[R-meta] Moderator analysis: Subsample analysis vs. model without intercept in CHE models.
James Pustejovsky
jepu@to @end|ng |rom gm@||@com
Fri Apr 28 17:12:01 CEST 2023
Hi Sebastian,
The two approaches you're looking at differ in multiple respects.
Your first approach looks at the subset where tq_ca == 1 and estimates a
model with both math and language outcomes. The effect sizes for different
subjects are modeled as correlated due to the study-level random effect
(which is common across outcomes) and to the assumed correlation between
the ES estimates as represented in V_mat_ca. Because of the correlation
between ES for different subjects, the average effects will be estimated by
"borrowing information" (or partially pooling) across subjects, which has
the effect of pulling the estimates towards each other a bit.
If you wanted to estimate average ES for each subject without the borrowing
of information, based only on the ES for that subject, you could do:
V_mat_ca_sub <- impute_covariance_matrix(daten_ca$class_var,
cluster = daten_ca$studynr,
subgroup = daten_ca$subject,
r = rho,
smooth_vi = TRUE)
model_ca_sub <- rma.mv(r_gesamt_z, V_mat_ca_sub, random =list(~ subject |
studynr, ~ subject | nummer), struct = c("DIAG","DIAG"),
mods =~ -1 + subject_math + subject_langall,
data=daten_ca)
robust(model_ca_sub, daten_ca$studynr)
Comparing this to your first approach would let you isolate the
consequences of borrowing information.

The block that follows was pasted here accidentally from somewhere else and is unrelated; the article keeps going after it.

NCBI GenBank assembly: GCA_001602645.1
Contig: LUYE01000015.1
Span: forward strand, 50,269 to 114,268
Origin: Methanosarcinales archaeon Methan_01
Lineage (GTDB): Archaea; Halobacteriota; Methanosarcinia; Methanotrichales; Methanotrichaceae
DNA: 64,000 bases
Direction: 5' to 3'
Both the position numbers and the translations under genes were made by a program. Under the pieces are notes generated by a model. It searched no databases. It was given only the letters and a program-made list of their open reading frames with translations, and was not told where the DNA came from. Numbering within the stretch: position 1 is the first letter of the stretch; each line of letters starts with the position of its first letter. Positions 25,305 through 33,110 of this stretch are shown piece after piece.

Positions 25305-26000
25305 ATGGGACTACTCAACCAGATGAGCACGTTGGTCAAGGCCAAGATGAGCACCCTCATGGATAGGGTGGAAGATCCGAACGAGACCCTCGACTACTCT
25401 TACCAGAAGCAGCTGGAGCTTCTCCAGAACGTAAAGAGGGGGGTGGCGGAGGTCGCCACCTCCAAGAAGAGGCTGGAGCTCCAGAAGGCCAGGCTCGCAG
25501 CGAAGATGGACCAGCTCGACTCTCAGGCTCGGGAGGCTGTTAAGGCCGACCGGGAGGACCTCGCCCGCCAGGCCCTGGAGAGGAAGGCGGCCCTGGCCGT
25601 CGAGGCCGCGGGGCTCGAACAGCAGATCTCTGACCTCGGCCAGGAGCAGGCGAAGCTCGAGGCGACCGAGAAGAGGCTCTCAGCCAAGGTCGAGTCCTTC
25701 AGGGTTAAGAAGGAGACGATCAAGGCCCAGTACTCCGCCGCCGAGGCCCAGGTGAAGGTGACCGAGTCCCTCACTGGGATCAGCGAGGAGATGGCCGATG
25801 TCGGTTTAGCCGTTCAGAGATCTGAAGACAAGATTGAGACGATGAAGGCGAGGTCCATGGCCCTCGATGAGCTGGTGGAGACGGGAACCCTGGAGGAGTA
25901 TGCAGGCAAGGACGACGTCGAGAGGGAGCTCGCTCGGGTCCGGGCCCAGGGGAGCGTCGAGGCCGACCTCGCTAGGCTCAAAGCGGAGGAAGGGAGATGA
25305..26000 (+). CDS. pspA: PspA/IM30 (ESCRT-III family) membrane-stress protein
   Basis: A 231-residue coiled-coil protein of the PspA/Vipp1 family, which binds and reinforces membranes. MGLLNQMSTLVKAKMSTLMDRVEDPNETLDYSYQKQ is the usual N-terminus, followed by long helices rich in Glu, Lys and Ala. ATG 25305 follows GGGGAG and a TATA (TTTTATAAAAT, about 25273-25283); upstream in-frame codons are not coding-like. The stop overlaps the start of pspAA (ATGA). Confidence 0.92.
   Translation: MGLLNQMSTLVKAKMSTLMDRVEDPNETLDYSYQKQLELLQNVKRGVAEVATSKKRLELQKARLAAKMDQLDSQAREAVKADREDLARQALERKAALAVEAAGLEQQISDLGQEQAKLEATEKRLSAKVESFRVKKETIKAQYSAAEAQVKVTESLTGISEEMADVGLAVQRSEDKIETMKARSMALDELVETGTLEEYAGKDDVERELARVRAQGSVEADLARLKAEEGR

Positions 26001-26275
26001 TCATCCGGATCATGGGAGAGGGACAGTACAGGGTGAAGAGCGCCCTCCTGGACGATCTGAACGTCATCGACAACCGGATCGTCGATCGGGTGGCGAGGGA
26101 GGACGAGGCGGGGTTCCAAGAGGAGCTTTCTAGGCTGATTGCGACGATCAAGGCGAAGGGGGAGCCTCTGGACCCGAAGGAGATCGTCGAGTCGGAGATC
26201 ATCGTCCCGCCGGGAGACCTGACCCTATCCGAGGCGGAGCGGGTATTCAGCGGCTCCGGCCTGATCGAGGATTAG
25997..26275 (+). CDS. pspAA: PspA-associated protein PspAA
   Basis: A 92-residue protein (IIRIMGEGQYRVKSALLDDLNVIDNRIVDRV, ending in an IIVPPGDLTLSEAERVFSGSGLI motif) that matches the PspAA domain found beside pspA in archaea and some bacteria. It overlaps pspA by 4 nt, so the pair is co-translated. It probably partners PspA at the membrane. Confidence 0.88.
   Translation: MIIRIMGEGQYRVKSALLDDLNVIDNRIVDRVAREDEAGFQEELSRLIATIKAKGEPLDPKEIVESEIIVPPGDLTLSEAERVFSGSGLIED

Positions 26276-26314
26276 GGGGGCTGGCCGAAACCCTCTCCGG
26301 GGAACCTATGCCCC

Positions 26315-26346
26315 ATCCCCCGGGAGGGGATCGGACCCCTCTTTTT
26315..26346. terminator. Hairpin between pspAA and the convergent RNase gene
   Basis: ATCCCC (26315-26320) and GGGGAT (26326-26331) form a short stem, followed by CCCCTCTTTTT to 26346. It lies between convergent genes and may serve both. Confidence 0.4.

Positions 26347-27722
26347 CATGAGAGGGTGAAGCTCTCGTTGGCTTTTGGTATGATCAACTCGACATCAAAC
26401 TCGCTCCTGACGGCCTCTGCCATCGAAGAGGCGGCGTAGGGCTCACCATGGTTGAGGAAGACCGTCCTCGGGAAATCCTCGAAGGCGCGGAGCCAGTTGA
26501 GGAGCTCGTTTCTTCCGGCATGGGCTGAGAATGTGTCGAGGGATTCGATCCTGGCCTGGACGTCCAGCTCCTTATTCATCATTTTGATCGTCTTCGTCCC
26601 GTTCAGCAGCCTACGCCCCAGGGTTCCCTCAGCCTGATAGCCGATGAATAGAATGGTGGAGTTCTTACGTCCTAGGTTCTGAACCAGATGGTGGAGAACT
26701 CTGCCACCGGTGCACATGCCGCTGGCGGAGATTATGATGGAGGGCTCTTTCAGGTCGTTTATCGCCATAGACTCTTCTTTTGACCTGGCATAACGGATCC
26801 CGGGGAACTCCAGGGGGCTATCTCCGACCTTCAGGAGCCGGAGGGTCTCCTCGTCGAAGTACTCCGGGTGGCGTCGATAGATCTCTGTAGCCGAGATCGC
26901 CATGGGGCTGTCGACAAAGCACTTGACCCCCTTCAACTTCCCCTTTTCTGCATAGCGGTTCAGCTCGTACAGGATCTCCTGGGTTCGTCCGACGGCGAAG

Your second approach looks at each subject area in separate models, but
includes data from multiple teaching aspects. The effect sizes for
different teaching aspects are modeled as correlated due to the study-level
random effect (which is now common across teaching aspects) and to the
assumed correlation between ES estimates. Again, because of these
correlations, the average effects for each teaching aspect will be
estimated by borrowing information across teaching aspects. You could adapt
the code above but use subgroups by tq instead of by subject to isolate how
the borrowing of information affects the estimates from your second set of
models.
So which approach is correct? I would argue that this is a question that
requires context knowledge to answer. Is it *theoretically* reasonable to
partially pool across subjects? Or to partially pool across teaching
aspects? Or both (i.e., do all subjects and all teaching aspects in one
model)?
James
On Fri, Apr 28, 2023 at 5:38 AM Röhl, Sebastian via R-sig-meta-analysis <
r-sig-meta-analysis using r-project.org> wrote:
> Hello,
> I am currently conducting an analysis of about 500 ES in 50 teaching
> studies. Two ordinal moderators appear here: The teaching subject (e.g.
> math, language...) and the teaching aspect (e.g. athmosphere, clarity...).
> I'm using a correlated and hierarchical model using
> "impute_covariance_matrix" from clubSandwich package.
> I have a problem with differing estimates using different ways in
> conducting moderator analyses.
> For example, I would like to analyze how ES for athmosphere differ between
> math and language subjects. A simple selection of the subset via "subset ="
> in the rma.mv function is not possible, because the imputed covariance
> matrix does not have the correct dimensioning.
>
> I have compared two possibilities (syntaxes at the end of this message):